We used a PCHR system called PING [- ] (new versions are called Indivo [ ]), which is built to open standards on a flexible XML data model and is accessible over the Web. PING is designed to enable patients to own complete, secure copies of their medical record and to integrate information over time and across sites of care [ , ]. In this investigation, we tested the survey, decision support, and health messaging features of PING, and records did not include any health information beyond the data provided by subjects for this study. Enrolled subjects completed online health risk assessment surveys, the responses to which drove the decision support system to generate and send tailored health messages for participants in the intervention group. These messages were sent to participants’ PING record inbox, and participants were simultaneously notified with a standard, plain-text email instructing them to visit and log on to their PING record to review the message (Multimedia Appendix 1: PING Record Welcome Screen and Inbox).
Data Collection for PCHR
Participants in the intervention and control groups completed three types of survey. The first was a baseline survey that was posted in their PING record immediately after registration was completed (Multimedia Appendix 2: Enrollment Survey). This survey collected demographic data; information on medical history; health-related behaviors; influenza risk factors; knowledge, beliefs, and behavior around influenza; and information related to Internet use. Information was also collected on household members, including their age; gender; attendance at work, school, or daycare; and behaviors and risk factors related to influenza. The baseline survey administered to the control group contained additional questions addressing routine health and knowledge and behaviors regarding cardiovascular health and sun protection.
The second survey was a biweekly survey consisting of a brief set of questions that was administered approximately every 2 weeks (Multimedia Appendix 3: Biweekly Survey). A total of seven of these surveys were administered between December 1, 2005, and March 1, 2006. Information was collected on recent respiratory illnesses in participants and household members, including duration of symptoms, missed work or school days, medication use, and health care utilization, and an update was obtained on their influenza vaccine status. Biweekly surveys for the control group included additional questions on routine health care use and recent gastrointestinal or other illness.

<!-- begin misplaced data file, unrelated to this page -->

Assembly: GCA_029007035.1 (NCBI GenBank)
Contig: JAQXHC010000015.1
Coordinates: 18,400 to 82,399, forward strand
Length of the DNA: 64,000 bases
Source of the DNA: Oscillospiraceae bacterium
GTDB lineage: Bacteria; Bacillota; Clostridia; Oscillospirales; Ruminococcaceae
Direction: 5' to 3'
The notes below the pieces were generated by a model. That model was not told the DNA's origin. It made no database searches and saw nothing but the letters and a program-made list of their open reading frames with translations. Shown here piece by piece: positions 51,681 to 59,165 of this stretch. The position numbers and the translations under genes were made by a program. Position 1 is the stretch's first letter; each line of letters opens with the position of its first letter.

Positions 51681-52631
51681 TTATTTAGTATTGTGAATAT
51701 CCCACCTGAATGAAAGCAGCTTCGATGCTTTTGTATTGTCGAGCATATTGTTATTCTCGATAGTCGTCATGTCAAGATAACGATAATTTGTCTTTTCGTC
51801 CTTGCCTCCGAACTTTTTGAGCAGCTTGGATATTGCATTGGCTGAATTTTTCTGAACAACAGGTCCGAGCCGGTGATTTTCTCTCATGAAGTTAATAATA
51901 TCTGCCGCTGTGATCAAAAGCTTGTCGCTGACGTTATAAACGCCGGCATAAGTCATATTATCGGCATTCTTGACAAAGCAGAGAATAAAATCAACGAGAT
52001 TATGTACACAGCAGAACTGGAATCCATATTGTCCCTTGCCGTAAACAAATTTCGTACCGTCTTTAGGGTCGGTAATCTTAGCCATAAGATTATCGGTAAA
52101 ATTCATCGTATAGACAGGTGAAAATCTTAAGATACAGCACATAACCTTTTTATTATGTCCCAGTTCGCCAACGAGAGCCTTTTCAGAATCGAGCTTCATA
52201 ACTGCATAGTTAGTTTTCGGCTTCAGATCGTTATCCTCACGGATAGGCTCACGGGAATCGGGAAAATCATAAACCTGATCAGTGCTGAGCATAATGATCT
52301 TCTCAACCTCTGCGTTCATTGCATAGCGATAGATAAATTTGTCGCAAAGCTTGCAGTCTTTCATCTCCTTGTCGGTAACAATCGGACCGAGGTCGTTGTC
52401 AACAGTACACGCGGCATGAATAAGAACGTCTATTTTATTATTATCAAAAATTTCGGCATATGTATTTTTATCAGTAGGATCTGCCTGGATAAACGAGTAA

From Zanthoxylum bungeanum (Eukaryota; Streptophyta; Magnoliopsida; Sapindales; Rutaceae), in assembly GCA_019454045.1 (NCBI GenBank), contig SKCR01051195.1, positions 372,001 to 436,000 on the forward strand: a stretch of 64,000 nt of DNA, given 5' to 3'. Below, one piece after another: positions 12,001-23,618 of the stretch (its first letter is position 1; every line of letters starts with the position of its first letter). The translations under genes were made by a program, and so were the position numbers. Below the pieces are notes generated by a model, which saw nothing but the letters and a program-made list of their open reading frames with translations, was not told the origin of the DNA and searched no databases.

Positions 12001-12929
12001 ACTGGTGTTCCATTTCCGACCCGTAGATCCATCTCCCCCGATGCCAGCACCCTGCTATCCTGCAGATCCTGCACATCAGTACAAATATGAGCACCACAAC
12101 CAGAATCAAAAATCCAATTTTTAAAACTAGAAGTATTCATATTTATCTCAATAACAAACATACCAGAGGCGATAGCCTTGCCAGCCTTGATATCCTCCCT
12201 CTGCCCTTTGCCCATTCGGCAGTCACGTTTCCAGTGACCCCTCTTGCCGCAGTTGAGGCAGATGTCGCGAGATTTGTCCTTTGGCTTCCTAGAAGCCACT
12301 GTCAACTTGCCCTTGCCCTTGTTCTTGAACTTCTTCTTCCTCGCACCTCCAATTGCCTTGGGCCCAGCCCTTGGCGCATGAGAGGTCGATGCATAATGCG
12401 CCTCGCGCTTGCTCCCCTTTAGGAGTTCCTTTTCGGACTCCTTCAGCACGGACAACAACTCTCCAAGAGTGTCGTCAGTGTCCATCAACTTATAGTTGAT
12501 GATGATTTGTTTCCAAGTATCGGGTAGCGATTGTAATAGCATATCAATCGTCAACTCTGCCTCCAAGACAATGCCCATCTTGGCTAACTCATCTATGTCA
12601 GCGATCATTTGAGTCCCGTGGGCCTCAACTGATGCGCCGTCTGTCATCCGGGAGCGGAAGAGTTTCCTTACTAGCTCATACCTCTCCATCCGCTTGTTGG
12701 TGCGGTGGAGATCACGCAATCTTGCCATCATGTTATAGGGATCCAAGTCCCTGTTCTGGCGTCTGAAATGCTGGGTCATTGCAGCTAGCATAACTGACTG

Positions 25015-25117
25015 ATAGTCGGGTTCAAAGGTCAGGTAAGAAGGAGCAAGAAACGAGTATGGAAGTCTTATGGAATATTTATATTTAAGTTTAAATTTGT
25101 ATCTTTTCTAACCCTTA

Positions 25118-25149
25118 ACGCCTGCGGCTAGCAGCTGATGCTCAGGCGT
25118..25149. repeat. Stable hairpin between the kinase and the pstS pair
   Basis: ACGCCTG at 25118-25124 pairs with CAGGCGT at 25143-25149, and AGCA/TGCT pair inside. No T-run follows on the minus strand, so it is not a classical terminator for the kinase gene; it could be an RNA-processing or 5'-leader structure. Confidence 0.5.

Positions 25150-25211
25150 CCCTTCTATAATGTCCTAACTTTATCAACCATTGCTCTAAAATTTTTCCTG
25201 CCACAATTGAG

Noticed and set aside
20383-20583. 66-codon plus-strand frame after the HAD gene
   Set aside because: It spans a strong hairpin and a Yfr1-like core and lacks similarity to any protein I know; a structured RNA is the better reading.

The third survey was an exit survey administered at the end of the study, 2 weeks after the last biweekly survey. It contained the same questions on influenza knowledge, beliefs, and behavior as the baseline survey, as well as questions to evaluate the electronic interface of the application, its usability, the content of the questions, and the overall utility of the PCHR-based program to participants. The survey administered to the control group additionally contained the same questions on knowledge and behaviors regarding cardiovascular health and sun protection administered in the baseline survey.
Participants in the intervention group received different types of influenza-related health messages throughout the study period. Some of these were personalized based on the information provided in the baseline and biweekly surveys and were posted in the record after a participant completed one of these surveys. Messages were tailored to include advice for all household members, to identify individuals at high risk for influenza-related complications, and to provide information on respiratory illnesses if a participant or household member became ill with a respiratory infection. The health messages were also tailored based on the home addresses of participants to advise them of influenza activity in their area. Other messages contained general information and were provided on a weekly or monthly basis. The content of the health messages was regularly monitored throughout the study period to ensure that proper messages were being generated and transmitted to participants.